Ex-Im Bank chairman and president Fred P. Hochberg, for example, has personally given more than $100,000 to Democratic candidates and committees since 2007, including almost $10,000 to President Obama.

That is on top of the money he bundled for the Obama campaign in 2008—between $100,000 and $200,000.

Vice chair Wanda Felton has given more than $9,000 to Democrats since 2007, nearly all of which went to the Obama campaign.

They are joined by ex officio members Ron Kirk, the president’s trade representative, and John Bryson, who Obama recently appointed Secretary of Commerce.

Kirk bundled between $50,000 and $100,000 for Obama in 2008, and personally contributed more than $7,000 to the president’s campaign.

With new examples emerging weekly of taxpayer dollars wasted on bad bets like Solyndra and co., or used to bailout private corporations and homeowners, or to shore up Fannie Mae and Freddie Mac (two entities that, like Ex-Im, were supposedly independent, self-funding, and no risk to taxpayers), it is difficult to see why anyone in Congress would continue to abuse their responsibility towards taxpayers and continue to expose our hard earned dollars to increasing amounts of risk, especially in light of the fact that the companies who receive the most are exactly the companies that don’t need cheap government loans and loan guarantees. 

These are resources that should be provided by private banks and institutions, not the government.  And if the loans made by Ex-Im are as profitable and safe as proponents claim, there is no reason (other than the fact that Ex-Im distorts the marketplace and they might not be able to compete with Washington’s cut-rate cash) why private investors wouldn’t be thrilled to make the same kind of proceeds.

As frustrating as it is, in the face of so many bad examples and flagrant corporate welfare,  there are still those in Congress, people who should know better and who claim to stand for limited government, that are still fighting for Ex-Im to be reauthorized.  Last week, revealed that Majority Leader Eric Cantor is pushing a deal to re-up Ex-Im:

Roll Call is reporting that Eric Cantor is negotiating with Steny Hoyer in an effort to reauthorize the Export-Import Bank, which is set to expire May 31.  What’s worse is that GOP leadership is seeking Democrat support for a “compromise” to circumvent the lonely 50-70 Republicans who might block the reauthorization:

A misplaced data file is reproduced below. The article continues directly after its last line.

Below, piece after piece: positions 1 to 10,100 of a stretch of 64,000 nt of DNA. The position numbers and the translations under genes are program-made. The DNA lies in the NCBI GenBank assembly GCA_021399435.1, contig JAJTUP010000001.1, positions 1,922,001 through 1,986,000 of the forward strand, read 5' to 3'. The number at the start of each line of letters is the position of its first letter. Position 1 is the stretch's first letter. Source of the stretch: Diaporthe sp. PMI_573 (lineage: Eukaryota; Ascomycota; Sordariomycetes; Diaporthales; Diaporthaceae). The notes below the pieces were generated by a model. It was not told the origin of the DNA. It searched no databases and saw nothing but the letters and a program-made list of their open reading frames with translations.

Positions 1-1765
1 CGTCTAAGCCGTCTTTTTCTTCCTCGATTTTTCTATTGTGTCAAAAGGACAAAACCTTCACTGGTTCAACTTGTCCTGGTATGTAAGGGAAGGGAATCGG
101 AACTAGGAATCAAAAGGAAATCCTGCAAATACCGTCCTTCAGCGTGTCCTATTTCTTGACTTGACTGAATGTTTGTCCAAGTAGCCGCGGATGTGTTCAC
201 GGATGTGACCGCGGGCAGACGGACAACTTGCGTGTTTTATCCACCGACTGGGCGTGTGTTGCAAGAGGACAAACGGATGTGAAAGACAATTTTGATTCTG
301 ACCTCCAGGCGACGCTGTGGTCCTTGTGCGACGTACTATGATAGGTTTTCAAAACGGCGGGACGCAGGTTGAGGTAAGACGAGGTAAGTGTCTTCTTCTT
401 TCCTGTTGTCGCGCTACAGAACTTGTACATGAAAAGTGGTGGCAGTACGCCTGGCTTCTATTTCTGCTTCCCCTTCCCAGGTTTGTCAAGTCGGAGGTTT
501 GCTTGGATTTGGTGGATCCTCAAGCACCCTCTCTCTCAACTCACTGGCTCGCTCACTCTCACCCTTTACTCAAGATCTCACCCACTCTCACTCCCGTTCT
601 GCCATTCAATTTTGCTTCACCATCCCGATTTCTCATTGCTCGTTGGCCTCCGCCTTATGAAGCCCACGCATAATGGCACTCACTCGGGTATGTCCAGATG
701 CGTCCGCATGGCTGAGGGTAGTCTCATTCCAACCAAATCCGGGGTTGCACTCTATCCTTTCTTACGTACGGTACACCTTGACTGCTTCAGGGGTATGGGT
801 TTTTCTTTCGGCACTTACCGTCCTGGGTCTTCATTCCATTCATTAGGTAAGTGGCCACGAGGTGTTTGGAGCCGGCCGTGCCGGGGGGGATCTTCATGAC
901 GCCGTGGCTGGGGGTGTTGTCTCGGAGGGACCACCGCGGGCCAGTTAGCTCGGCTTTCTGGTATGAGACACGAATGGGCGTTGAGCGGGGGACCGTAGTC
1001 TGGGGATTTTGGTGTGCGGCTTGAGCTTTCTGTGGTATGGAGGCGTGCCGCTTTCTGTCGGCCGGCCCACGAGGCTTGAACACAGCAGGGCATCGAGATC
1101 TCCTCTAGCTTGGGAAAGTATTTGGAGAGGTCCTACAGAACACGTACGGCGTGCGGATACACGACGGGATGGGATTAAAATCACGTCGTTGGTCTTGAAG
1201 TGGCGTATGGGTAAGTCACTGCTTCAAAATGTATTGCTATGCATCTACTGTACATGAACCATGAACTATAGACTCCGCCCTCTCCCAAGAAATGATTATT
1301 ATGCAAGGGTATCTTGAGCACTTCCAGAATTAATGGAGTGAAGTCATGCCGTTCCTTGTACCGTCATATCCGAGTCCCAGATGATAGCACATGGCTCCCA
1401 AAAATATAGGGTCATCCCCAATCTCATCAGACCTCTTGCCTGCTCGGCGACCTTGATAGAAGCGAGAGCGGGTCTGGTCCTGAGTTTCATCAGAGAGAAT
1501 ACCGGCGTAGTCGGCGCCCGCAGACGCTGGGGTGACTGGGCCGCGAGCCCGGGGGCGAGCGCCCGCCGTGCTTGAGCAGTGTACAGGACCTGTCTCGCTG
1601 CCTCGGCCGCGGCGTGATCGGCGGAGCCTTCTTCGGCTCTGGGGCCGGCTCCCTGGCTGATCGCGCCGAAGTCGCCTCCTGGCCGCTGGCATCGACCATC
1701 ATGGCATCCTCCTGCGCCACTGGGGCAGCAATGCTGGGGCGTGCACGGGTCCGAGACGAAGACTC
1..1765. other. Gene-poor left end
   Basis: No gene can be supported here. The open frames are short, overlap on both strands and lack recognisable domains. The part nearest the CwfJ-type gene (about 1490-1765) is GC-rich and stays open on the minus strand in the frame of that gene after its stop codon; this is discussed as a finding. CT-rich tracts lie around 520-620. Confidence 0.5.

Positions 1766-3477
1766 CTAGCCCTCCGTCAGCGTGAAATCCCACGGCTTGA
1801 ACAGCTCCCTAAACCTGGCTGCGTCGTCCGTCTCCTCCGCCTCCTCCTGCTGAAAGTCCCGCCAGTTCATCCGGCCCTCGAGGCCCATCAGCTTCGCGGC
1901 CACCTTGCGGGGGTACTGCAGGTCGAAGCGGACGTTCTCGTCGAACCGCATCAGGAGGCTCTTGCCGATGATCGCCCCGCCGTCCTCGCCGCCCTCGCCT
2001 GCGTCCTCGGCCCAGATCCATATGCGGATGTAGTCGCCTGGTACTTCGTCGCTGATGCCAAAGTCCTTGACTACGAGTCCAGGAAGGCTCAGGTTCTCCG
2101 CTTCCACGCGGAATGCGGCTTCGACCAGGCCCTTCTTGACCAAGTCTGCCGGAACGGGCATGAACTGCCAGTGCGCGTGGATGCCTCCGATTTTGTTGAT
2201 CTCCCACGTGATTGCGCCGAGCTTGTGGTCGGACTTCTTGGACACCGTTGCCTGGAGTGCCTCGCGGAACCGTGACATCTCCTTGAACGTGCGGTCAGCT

The finely calibrated deal under discussion, as described by lobbyists and aides working on the issue, would grab enough Democratic votes to overcome a bloc of 50 to 70 Republicans who strongly oppose reauthorizing the bank’s lending authority. Such a result would signal at least an appearance of centrism.

“We are working to formulate a bipartisan bill to reauthorize the Ex-Im Bank that includes needed reforms and accountability measures,” Cantor spokeswoman Laena Fallon said.

Even worse, the article goes on to state that a group of RSC members, members of the conservative Republican Study committee, are “preparing a letter supporting the bank’s reauthorization.”

It is no coincidence, that after leading a vocal outcry against Ex-Im, Delta is one of the latest recipients of Ex-Im subsidies.  One can only imagine what Ex-Im and its allies have offered these others for their support.

Still, not all in Congress are so easily bought. In the House, Congressmen Amash and Flake, and in the Senate, Senator Paul, are offering “Terminate Ex-Im” legislation that provides a dignified death to an institution that has overstayed its welcome.  These legislators, and those that side with them, should be applauded for their leadership on this issue – especially when even their erstwhile allies are undermining them.  All three are 2011 NTU Taxpayers’ Friend Award winners and it is clear they deserve this title.